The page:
Thank you beyond belief for visiting today.  I am truly grateful to you, my friends, followers, readers, and lurkers for visiting.  Please also join me at Rain's Thursday Art Date.

26 thoughtful remarks:

Valerie-Jael said...

Yes, it s awful how many people have died of the Corona virus, and the death toll in the States was very high. And it's not over yet. You found lots of wonderful cracks and crevices to show us, well done. Have a fun day, Valerie

Elkes Lebensglück said...

Furchtbar wie viele daran verstorben udn immer noch müssen die Risse sind Gross! Deine Kunstwerke passen grossartig zu Rains Thema fabelhaft wie du sie gemacht hast und ausgedacht wie mit dem Löffel oder auf einer Wand. Die Ntaur hat so vieles zu bieten davon und auch das Ereignis mit dem Autoglas!
Wundervoll hast du das Thema aus gearbeitet, klasse!
Nun wünsche ich dir einen guten Tag ohne all die Risse und Spalten
Lieben Gruss Elke

Iris Flavia said...

I know no one who was infected by corona, either, nor any of my friends and family do, I wonder where they get the numbers from, here they are very "exact" and hence it must be a daily lie.
At least here in Germany they do not test enough people...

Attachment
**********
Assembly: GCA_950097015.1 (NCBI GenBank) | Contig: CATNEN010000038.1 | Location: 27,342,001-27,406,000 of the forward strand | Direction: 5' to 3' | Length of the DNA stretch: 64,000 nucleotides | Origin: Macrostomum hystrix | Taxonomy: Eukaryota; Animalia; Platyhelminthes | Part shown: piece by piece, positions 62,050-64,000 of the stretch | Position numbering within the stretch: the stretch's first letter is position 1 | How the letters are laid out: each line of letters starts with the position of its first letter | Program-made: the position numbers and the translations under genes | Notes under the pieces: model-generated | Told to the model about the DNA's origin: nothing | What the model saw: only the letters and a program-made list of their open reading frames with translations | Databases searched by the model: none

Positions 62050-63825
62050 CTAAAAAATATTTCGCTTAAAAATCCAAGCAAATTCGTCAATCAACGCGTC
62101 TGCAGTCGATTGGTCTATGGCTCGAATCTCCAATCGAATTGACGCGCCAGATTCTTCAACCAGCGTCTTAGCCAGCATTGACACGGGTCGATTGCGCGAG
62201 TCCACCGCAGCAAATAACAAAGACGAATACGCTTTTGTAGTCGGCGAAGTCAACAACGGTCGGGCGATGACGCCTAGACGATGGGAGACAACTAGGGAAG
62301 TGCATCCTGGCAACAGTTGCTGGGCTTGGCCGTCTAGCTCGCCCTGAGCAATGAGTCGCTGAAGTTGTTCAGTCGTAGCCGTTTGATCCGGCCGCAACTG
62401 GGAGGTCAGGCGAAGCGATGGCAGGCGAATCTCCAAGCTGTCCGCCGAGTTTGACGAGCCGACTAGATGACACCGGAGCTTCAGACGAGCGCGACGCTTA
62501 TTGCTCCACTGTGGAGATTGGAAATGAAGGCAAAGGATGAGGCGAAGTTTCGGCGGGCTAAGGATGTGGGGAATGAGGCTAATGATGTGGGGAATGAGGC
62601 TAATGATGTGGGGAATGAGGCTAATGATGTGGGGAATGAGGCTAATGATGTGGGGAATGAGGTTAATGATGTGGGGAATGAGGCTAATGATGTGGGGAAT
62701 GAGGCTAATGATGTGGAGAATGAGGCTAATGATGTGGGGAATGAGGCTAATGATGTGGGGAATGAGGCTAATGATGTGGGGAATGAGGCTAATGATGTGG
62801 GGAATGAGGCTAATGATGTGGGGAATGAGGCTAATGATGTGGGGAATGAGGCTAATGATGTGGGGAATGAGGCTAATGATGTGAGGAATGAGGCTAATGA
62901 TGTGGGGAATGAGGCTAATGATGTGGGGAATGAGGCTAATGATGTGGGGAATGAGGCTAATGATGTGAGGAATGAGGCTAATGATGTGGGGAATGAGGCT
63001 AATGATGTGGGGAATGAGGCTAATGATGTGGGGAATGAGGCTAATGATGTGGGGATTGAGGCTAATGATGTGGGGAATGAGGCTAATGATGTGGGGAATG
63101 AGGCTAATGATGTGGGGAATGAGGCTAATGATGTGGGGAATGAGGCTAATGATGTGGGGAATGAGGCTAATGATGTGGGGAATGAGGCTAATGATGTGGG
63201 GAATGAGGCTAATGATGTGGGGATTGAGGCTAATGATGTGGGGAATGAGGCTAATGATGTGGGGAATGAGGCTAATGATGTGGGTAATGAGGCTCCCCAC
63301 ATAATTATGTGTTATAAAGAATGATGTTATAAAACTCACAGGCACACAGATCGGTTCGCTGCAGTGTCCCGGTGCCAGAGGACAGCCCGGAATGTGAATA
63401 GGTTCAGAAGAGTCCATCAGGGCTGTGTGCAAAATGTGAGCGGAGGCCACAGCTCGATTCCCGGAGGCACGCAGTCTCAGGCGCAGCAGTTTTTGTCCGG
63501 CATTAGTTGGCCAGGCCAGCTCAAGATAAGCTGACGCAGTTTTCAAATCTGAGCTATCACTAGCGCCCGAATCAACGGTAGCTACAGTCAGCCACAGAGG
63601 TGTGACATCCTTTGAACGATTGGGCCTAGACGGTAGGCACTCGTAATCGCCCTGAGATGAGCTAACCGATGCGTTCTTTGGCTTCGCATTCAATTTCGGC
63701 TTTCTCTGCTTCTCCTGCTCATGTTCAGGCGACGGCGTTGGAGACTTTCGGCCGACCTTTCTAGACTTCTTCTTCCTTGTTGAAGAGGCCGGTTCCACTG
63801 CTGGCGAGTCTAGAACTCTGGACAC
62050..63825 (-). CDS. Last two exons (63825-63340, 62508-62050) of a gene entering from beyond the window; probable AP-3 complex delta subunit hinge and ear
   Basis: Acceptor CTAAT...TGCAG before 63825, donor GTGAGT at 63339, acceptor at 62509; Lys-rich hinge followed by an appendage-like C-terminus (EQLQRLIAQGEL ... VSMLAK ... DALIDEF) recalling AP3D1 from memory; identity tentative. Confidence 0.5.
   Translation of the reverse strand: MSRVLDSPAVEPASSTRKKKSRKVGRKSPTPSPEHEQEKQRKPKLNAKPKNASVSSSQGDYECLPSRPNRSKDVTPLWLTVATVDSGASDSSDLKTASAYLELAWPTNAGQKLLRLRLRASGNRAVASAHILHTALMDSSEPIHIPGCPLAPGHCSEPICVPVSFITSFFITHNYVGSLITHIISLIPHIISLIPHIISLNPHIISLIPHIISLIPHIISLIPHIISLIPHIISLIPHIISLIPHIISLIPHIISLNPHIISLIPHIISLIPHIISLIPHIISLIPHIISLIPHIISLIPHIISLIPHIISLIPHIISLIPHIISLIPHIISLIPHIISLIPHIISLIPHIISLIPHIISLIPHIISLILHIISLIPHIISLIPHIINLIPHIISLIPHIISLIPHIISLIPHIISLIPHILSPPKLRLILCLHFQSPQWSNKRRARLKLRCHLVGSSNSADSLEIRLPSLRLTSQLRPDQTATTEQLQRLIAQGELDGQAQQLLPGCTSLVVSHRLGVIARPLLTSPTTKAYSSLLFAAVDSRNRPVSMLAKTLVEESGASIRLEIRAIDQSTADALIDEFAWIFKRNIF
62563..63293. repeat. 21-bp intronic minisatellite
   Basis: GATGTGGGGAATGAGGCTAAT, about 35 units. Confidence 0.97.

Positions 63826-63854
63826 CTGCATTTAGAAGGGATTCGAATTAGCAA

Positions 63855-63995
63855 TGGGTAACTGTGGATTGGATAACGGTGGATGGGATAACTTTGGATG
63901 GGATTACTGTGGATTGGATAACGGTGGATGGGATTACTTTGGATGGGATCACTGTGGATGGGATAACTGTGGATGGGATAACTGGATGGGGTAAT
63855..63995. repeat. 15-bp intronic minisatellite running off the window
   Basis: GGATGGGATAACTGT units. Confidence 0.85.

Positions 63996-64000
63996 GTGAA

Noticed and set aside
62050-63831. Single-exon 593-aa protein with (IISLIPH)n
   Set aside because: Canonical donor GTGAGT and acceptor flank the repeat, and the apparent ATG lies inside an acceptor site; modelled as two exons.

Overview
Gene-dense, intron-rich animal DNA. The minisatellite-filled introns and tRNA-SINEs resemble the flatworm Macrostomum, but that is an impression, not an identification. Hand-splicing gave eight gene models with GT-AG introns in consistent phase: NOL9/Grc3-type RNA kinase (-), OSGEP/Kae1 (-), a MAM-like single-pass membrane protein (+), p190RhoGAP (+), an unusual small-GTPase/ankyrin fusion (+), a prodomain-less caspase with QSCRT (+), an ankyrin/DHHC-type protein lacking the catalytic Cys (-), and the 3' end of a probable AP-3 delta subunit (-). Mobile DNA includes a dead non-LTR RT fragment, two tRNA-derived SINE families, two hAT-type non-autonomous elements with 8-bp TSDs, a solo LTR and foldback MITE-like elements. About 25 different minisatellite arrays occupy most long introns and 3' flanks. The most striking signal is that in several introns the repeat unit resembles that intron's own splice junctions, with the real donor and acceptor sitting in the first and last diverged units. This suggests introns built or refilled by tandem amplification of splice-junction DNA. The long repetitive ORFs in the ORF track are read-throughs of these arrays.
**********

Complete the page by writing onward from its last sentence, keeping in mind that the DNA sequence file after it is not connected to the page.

But I agree, no matter the reason you loose a loved one, it can take forever to really overcome it.

Cool idea with the flour, it even made a heart! And the cracks sure look as if they were planned, too.
Well, a tree is a living being, right, who really knows if they can feel.
I once read a book of a scientist who claimed animals cannot think.
I just read a book that proofs him wrong, certainly!

Well, Bleubeard is a tad "disrespectful" to your work, no, LOL! ;-)

Bertiebo said...

You're so so so right!

aussie aNNie said...

I thought your title was referring to my face, your post.xx

froebelsternchen said...

You are so right Elizabeth!
Wonderful pieces!

I love trees as well and have some special tree-friends on my walks which always get a hug when I meet them!
Trees are awesome, they even take care of their babies ... I saw a fantatstic documentary about trees and forests recently simply is stunning!!!
Big hugs

L said...

Beautiful work! Wonderful examples of the topic,, you give 100% with everything you do!
We won’t soon forget the toll corona virus has taken this year.

My name is Erika. said...

NICE cracks and crevices. And love the art views too. I have read that trees communicate through releasing chemicals, so your tree probably is "sad" not to have those connections any longer. I suppose those neighbors wanted more sun or more driveway. Hope its a good THursday. Hugs-Erika